Though this national Open moves between a variety of venues, Glen Abbey plays host for the second consecutive year, and the fourth time this century. However, those looking for clues in last year’s result should be aware of the specific conditions. That week saw torrential rain and numerous delays, prompting ‘pick and place’ rules and drastically softening the greens. Consequently, a course that usually presents a tough test became one of the easiest on the 2008 schedule and produced a rare shock winner in Chez Reavie.
That wasn’t the only time Glen Abbey has had trouble with rain delays, and there could well be some more this week if not on the same scale. Softening the greens really does alter this layout, because they are smaller than usual and success normally depends on high-class approach play to hold them. The other crucial defence is that the course is fairly exposed to the wind, so anyone betting in-running over the weekend is advised to keep a keen eye on the weather forecast.
The other memorable thing about the 2008 renewal was the disappointing finish of Anthony Kim whilst carrying this column’s cash. A strong selection at just 12/1 pre-tournament, Kim traded at odds-on over the weekend but had a poor Sunday. Nevertheless, that strong effort bodes well, even if the target golf element may have slightly favoured his game. Prior to the Open, Kim had been coming into form, but this fine prospect once again demonstrated his lack of tactical nous at Turnberry. So while he is feared, I would still like to see evidence of his liking for Glen Abbey in drier conditions, as my impression has always been that this is a course that very much rewards good course management.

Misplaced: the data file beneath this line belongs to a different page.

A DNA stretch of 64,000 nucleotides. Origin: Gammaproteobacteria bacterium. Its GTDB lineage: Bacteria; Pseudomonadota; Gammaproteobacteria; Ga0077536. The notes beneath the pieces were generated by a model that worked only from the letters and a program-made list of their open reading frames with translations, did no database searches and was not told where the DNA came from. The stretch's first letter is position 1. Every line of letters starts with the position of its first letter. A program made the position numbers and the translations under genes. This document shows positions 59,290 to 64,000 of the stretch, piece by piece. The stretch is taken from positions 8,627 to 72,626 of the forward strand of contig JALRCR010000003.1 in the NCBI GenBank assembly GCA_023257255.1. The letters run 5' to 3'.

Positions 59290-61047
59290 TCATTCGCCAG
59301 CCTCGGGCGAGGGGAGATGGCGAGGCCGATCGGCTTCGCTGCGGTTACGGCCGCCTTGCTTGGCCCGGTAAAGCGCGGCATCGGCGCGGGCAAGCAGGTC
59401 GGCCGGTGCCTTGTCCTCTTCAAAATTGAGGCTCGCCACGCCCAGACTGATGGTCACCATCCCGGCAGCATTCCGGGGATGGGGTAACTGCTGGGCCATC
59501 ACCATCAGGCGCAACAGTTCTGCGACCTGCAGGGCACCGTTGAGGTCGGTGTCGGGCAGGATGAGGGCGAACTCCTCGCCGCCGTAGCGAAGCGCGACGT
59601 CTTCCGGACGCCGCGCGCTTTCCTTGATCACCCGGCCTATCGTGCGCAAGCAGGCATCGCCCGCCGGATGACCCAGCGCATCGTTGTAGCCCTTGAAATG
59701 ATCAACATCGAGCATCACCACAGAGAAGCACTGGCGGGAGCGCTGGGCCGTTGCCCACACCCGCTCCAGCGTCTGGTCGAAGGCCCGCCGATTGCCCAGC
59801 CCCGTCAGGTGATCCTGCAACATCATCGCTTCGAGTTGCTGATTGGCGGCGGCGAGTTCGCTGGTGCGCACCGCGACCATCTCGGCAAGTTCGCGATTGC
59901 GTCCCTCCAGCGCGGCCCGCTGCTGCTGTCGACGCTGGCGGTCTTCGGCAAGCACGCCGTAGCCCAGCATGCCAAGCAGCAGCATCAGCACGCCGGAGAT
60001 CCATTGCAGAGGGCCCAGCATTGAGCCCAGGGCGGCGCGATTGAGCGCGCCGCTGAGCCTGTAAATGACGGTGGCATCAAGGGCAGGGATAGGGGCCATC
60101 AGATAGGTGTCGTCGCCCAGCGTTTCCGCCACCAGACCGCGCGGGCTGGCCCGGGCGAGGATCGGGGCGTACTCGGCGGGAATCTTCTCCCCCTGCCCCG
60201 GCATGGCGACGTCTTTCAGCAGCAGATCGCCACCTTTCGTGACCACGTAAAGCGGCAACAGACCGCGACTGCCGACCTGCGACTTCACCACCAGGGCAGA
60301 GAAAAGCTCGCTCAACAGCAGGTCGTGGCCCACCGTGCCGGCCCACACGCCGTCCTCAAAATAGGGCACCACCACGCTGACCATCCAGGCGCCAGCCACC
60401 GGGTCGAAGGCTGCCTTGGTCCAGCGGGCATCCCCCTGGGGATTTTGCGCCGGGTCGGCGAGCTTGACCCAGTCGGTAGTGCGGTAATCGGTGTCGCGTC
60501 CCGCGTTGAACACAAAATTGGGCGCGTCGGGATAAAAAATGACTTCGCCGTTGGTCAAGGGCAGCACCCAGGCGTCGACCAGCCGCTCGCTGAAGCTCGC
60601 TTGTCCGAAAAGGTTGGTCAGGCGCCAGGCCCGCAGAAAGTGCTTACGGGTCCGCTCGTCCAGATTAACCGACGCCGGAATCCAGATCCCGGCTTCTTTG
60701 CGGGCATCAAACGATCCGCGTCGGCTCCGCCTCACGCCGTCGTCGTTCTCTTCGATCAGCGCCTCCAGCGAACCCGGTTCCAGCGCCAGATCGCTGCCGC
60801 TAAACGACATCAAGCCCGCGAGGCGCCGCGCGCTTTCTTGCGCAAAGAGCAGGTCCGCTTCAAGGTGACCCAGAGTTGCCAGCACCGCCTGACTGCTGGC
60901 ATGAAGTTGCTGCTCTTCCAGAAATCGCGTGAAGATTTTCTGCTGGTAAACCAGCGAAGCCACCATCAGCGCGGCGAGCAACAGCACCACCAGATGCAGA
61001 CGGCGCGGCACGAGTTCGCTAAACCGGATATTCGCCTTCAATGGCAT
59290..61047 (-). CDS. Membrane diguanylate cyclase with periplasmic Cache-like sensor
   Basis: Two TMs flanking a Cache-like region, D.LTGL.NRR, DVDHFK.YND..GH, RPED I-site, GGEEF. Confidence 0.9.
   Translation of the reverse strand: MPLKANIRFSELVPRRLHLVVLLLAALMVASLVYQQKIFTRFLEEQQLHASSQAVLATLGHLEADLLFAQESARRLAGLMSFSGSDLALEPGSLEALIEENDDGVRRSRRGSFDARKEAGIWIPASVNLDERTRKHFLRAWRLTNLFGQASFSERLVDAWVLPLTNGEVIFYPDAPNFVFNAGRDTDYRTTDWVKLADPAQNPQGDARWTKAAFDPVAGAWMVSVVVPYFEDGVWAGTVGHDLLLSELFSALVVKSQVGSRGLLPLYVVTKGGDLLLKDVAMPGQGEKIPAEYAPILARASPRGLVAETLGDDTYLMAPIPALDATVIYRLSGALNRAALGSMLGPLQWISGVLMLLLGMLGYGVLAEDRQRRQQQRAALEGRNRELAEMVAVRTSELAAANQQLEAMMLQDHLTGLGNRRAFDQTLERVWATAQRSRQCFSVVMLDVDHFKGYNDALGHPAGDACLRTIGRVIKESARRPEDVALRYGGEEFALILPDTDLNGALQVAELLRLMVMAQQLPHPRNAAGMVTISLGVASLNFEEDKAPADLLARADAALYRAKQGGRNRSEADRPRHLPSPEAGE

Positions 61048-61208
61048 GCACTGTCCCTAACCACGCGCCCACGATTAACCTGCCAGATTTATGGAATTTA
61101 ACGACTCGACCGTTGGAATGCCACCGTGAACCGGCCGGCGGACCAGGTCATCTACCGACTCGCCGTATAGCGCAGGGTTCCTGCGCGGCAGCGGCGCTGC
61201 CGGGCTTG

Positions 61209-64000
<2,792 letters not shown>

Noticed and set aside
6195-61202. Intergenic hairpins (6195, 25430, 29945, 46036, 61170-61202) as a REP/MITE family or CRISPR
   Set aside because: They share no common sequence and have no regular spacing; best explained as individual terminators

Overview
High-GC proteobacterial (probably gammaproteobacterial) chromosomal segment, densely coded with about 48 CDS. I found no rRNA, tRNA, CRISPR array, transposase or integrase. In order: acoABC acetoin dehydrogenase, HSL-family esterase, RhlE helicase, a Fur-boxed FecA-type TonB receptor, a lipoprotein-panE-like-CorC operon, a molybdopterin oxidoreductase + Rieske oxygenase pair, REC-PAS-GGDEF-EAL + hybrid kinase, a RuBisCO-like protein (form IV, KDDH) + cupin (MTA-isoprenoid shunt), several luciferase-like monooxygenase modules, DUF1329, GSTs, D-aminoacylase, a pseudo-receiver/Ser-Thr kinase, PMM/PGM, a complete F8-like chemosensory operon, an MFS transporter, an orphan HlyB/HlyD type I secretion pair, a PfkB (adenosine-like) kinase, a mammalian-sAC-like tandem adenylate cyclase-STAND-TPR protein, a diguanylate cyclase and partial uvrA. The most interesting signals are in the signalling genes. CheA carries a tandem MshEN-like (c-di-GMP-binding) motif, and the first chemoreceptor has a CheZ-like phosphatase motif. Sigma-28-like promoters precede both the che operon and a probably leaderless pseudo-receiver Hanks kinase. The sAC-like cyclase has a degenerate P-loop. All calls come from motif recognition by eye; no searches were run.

Similar comments apply to Camilo Villegas, who landed another top-20 in a Major on Sunday. Villegas clearly plays tough courses well, and has the high-class iron approach skills to thrive on a course with small greens. However, it must be a slight concern that his two previous visits produced a missed cut and 53rd place. Nor does Retief Goosen’s 30th last year, or the fact that the South African has now endured three miserable final rounds in his last three events when holding a winning chance.
Amongst this batch of favourites, MIKE WEIR looks by far the most reliable. Home advantage should never be under-estimated, and nor should finishes of 2nd and 5th here in the past two years. Weir clearly knows this course like the back of his hand, and is suited by it. Furthermore, his missed cut at the Open must be dismissed as a freak. Weir was right in the thick of it after day one, and looked set to notch yet another high finish in a Major before a truly disastrous start to his second round in the very worst of the weather conditions. As Ben Curtis and Ross Fisher can both testify, Turnberry can do that to anyone who hits just a few poor shots.